I am on Sighthounds beta for ALPR, hopefully getting it in the coming weeks

Thank you! I am interested in your opinion on both. I am currently using iSpy without any recognition capability. Otherwise it works pretty well. I have 11 cameras. I would prefer something that runs on Linux - iSpy is on Windows.

I've been using it for a month or so with 4 cameras. People detection has been very good during the day but it struggles a bit at night. I'm using the camera's IR illumination and it frequently false detects cars and very heavy rain as people. The former isn't much of an issue since I'm using regions that excludes cars passing by. But I haven't been able to get around the latter which only seems to occur during downpours.

I'm running it on an old Dell Optiplex 7010 Core i7-3770 3.4ghz box with 8GB or RAM and the 4 cameras result in 35% - 40% CPU usage. SightHound has a 2 week trial available to the Pro version. I wasn't confident enough to buy after 2 weeks and asked if they could extend the trial for another 2 weeks which they did without balking.

They also have an unadvertised mid-tier license that allows up to 6 connected cameras for $120. I know you're looking at using 8 cameras but it's worth mentioning in case someone else is interested but put off by their $250 unlimited camera license.

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That was my reaction as well; there almost seems to be too little to setup in the app. But I will say that their detection rules creation workflow is very straight forward and seems to work well.

I loved sitehound. But it was too labor intensive for my primary server/tower. When performing other resource heavy operations (re-rendering video) it would cause it to lock up. They don't have a linux version unfortunately. They had the best motion detection I've seen. They have this great gate-way style method that can detect if an object or person is passing through the virtual gate. Works great too.

Maybe when I finally get a NAS set up I'll try it again in a VM environment.

So far, very impressed with Camect. The UI feels like it was created by programmers, but i'm used to that with HE :slight_smile:

I've got 15 nest cams running through it currently and its people alerts are seemingly very accurate so far.

Their support through their forum is very responsive at this time too.

" * Camect has an experimental UI for integrations with home control systems. It allows you to be notified of detections that are occuring, and to embed the camera display in another dashboard, and to change the home mode under external control. So far, it has been used to implement an experimental integration with Home Assistant. See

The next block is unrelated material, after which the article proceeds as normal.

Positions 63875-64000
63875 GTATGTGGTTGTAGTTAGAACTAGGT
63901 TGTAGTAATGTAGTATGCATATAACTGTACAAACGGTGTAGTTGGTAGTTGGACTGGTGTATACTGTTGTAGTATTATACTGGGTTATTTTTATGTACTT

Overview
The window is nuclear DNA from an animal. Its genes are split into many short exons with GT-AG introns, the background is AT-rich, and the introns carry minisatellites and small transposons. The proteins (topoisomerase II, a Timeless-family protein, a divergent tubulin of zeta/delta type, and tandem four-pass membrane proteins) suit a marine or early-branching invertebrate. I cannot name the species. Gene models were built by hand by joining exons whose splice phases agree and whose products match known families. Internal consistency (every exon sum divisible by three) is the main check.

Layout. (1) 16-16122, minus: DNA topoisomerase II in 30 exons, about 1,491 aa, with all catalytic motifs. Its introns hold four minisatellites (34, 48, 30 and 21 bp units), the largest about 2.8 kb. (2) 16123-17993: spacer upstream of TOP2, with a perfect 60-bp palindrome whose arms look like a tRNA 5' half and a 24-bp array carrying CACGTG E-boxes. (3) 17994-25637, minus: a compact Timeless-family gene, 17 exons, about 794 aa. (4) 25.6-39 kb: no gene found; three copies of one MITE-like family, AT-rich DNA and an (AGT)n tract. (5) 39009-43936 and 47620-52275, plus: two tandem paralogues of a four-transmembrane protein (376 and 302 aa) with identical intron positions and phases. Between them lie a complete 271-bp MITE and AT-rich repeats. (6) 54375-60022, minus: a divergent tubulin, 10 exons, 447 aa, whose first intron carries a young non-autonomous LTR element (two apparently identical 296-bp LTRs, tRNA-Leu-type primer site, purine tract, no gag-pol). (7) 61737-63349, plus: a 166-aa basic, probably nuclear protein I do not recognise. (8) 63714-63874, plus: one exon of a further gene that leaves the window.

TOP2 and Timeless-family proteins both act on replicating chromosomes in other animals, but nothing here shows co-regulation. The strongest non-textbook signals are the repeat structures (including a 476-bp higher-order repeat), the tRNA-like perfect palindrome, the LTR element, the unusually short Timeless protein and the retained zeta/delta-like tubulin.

What i'm missing is the ability to call the makerapi from it so that I can trigger things in HE.


Thanks for the info. Iā€™m curious how it works with the Wyze cams as they had it listed somewhere as a supported device. I wonder if I have to load the custom firmware or if they found a way to tap into the existing streams. Will have to check it out.

For nest it just auto detected them as you use the same Google account to sign in. For Wyze, it perhaps makes you find the stream URL...

Interesting. Is the Camect recording video from the nest cams?

Sure is. Will cancel my nest subs ultimately

Are you a movie director? :grin:

You guys made me cam hungry...

Nice! I don't believe that nest exposes the video streams which makes me wonder what the secret sauce is. Hopefully, Google doesn't have a way to shut that down.

Half are Nest Hub Max devices which I use as the touch panel and voice interface around the house. Add to that we had an intruder a few years ago so I have a love for people detection :slight_smile:

You can get to the streams quite easily by looking at the source code of the web page for each cam on the nest site too I believe. Not sure if they've done that.

The founders are former Google people too.

Thank you for the update! Exciting hearing about your experience, I definitely will be keeping an eye on this!

And a key question, post-Sonos-imbroglio, is - does it require cloud resources or can it all run locally?

It all runs locally and stores media locally, with cloud storage possible as an additional option.

I'm Arup, one of the Camect founders. Eric Miller mentioned this thread to me, and I see that others have already posted correct responses to all the questions asked. (Thanks!)

I just wanted to add one missing bit of info:

For Wyze cams it will auto-detect them and ask you to sign in to the service, just like it does for Nest... i.e. There's no need to install the RTSP firmware. You do also have the option of installing the RTSP firmware and manually adding the camera using the RTSP stream url if you prefer that.


Thank you Arup. Great to have you involved!

@innocent1 do Wyze cams connect to Camect locally with the default firmware (non-RSTP) or is it a cloud integration?